During my first year of teaching, I was overwhelmed with a classroom of 32 energetic fifth graders with a wide array of assets and needs. Little did I know when I accepted this position that it had been previously filled by a teacher who decided to move to a newer and wealthier school district at the last minute.

This meant that the class roster I was handed the Friday before school began had been “specially selected” for Mr. Gonzalez. My future colleagues had placed several students with few successful school experiences on his class roster, not foreseeing they would be in a first-year teacher’s classroom.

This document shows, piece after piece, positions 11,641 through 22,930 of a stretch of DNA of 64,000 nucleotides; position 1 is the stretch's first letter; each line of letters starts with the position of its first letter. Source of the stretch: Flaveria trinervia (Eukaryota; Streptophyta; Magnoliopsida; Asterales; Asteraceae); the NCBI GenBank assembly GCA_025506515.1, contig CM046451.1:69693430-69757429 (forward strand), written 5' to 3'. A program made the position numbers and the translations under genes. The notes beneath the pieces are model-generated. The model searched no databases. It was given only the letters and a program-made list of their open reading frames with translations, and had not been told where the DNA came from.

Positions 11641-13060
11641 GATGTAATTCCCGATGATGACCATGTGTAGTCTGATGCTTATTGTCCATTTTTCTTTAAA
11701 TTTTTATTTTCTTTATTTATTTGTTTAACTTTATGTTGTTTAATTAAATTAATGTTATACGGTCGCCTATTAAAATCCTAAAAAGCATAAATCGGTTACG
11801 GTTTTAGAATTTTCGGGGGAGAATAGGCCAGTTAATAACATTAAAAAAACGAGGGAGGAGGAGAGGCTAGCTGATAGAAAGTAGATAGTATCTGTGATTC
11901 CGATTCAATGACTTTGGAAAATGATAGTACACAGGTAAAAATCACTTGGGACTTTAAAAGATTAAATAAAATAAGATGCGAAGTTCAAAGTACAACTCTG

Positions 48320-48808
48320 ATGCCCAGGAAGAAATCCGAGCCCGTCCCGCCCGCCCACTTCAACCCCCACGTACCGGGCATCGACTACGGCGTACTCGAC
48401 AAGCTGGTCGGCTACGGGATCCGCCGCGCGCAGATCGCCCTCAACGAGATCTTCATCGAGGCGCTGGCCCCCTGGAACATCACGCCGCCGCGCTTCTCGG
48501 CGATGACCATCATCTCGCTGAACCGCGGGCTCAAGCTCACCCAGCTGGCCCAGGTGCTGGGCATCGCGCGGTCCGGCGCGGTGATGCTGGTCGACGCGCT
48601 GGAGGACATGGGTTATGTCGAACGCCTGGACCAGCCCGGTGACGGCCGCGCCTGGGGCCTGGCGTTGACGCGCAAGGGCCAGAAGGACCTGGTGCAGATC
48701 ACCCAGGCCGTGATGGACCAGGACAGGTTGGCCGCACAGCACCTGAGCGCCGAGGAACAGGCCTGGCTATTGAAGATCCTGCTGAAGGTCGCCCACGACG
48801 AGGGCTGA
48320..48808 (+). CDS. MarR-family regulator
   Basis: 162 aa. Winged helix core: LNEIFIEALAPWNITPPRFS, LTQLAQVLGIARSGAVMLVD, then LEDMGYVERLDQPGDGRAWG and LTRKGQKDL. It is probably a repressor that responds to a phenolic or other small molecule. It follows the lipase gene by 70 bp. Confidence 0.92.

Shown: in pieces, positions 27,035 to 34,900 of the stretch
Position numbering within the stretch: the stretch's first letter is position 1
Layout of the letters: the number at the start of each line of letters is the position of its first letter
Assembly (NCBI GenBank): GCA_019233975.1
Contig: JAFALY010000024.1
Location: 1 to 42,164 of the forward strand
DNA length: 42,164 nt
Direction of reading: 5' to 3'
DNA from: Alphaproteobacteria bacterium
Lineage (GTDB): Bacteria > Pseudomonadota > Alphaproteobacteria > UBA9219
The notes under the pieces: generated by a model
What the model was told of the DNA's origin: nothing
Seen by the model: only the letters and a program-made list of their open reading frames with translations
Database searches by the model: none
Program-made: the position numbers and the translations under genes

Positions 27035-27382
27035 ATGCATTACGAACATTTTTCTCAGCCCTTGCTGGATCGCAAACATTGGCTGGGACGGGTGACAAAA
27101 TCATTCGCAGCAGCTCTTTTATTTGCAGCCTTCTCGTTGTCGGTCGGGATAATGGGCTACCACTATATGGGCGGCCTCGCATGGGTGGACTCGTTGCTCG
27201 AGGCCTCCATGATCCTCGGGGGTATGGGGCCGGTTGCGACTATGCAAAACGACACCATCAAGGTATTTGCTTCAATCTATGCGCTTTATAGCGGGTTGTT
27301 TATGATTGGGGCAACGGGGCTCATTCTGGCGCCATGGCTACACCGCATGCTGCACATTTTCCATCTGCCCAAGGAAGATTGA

After a difficult start to the school year, the school principal, who was also new to the school and had hired me at the last minute, set up a meeting with me in which she asked for the names of students I was having the most difficulty teaching. She suggested that I write down their names.

I quickly jotted down a list and she looked it over. I’ll never forget what she did next: She turned the list back toward me and said, “Learn as much as you can about who these students are and you’ll learn how to teach them.”

What I wish I had known then is now one of the most well-known research findings: Student-teacher relationships are a powerful predictor of student academic, personal and social success in school—at all ages.

While there are many teaching strategies for building these relationships, some of the most basic focus on how teachers can build relationships through daily instruction and interactions that are authentic and confident.